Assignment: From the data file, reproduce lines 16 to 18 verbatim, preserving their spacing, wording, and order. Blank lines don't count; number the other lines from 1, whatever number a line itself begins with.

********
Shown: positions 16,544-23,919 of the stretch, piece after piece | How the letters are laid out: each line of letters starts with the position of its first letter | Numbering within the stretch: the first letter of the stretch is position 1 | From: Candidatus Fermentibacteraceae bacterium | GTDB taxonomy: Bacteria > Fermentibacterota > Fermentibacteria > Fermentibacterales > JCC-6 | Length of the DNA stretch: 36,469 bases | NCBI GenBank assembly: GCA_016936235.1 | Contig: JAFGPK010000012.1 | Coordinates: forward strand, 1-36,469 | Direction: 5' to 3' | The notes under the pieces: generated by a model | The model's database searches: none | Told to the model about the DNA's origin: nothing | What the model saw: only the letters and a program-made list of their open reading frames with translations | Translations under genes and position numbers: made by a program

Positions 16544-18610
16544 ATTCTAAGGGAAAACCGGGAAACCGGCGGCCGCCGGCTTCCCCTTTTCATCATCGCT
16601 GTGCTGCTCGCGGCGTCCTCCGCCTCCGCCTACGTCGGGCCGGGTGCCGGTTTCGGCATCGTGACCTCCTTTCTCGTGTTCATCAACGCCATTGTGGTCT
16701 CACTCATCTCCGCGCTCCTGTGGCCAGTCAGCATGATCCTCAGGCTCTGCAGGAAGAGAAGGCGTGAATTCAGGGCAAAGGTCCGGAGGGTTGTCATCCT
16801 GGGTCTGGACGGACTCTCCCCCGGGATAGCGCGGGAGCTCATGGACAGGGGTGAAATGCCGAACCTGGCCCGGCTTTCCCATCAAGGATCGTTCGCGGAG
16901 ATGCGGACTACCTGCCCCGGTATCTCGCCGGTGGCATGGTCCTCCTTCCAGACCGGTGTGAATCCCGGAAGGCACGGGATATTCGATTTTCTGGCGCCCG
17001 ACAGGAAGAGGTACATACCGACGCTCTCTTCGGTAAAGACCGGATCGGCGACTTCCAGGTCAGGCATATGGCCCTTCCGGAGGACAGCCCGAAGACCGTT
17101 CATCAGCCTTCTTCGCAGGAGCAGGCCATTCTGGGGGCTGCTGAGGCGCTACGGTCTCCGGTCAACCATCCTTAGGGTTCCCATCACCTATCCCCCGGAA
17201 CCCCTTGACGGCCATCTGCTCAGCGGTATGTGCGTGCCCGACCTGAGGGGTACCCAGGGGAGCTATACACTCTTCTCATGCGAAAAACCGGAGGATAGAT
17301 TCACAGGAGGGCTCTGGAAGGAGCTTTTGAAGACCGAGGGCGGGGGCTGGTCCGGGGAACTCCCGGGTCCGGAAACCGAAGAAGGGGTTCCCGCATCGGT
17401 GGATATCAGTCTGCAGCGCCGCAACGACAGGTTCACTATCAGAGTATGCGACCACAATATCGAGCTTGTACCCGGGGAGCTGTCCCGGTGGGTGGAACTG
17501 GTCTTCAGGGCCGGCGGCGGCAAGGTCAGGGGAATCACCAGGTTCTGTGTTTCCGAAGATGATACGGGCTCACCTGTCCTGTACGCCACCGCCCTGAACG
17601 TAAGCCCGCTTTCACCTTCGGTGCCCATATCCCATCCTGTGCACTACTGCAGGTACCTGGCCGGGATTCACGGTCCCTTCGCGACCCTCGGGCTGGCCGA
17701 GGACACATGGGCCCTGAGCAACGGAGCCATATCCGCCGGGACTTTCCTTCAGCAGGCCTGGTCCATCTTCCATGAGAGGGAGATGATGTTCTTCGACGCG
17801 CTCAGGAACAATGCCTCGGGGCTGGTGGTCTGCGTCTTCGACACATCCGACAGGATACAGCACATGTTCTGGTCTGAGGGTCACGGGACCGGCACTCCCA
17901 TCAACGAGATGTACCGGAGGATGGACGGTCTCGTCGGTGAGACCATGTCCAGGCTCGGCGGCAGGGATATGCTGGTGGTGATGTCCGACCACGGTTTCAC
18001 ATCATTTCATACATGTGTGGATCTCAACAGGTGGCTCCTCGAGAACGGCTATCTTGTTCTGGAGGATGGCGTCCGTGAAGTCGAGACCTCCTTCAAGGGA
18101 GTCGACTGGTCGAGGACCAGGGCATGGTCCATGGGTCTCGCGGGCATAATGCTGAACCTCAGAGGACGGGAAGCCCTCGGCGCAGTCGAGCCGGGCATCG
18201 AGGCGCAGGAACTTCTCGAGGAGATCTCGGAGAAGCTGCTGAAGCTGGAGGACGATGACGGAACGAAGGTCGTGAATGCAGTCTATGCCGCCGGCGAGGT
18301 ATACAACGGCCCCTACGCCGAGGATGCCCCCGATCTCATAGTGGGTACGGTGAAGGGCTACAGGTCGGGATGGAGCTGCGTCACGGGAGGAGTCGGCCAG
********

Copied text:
17801 CTCAGGAACAATGCCTCGGGGCTGGTGGTCTGCGTCTTCGACACATCCGACAGGATACAGCACATGTTCTGGTCTGAGGGTCACGGGACCGGCACTCCCA
17901 TCAACGAGATGTACCGGAGGATGGACGGTCTCGTCGGTGAGACCATGTCCAGGCTCGGCGGCAGGGATATGCTGGTGGTGATGTCCGACCACGGTTTCAC
18001 ATCATTTCATACATGTGTGGATCTCAACAGGTGGCTCCTCGAGAACGGCTATCTTGTTCTGGAGGATGGCGTCCGTGAAGTCGAGACCTCCTTCAAGGGA